Electoral Choice: Qualitative Dimensions and the Role of Personality
The paper presents a study of mechanisms of choice in a real life situation of local authorities elections. We have hypothesized that the quality of choice process as reflected through subjective evaluations might differ depending on some personality variables and, in turn, predict the satisfaction with choice and other outcome variables. The dependent variable was the decision whether to go voting at all. This assumption has been proven in a study on non-psychology college students (N=174) tested three times: a week before regional elections, a week after, and several months later. We used the measures of quality of choice and a number of personality inventories (assessing subjective alienation, purpose in life, locus of control, hardiness, causality orientations and some other variables).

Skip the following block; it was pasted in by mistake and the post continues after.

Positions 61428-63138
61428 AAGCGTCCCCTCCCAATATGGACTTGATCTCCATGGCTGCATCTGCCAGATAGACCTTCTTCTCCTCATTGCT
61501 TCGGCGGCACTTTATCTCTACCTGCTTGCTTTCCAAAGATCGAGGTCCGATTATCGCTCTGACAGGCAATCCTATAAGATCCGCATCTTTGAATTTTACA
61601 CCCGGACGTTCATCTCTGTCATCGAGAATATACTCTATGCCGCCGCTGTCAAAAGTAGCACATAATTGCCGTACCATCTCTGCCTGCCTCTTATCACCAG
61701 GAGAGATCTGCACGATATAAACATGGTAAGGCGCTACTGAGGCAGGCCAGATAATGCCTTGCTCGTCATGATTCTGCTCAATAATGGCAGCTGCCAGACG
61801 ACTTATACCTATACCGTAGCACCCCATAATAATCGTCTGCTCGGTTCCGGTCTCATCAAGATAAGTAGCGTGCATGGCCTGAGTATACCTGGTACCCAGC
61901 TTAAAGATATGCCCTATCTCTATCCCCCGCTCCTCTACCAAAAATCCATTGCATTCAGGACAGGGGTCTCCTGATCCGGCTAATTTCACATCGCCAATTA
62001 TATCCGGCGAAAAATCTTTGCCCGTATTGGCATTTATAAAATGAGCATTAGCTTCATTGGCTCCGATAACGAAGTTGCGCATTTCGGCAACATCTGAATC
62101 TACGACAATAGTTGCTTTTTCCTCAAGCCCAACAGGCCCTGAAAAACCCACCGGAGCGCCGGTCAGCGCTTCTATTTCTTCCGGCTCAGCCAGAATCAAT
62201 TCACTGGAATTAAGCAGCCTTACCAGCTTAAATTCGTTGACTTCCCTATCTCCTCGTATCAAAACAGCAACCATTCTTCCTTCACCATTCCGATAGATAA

As predicted, the qualitative parameters of choice process have been associated with personality variables, and, in turn, predicted the evaluation of outcomes. Cluster analysis (Ward’s method) has split the sample into two distinctive groups by the quality of choice: involved (autonomous) vs. noninvolved (spontaneous) one. Both groups revealed notable differences by personality variables.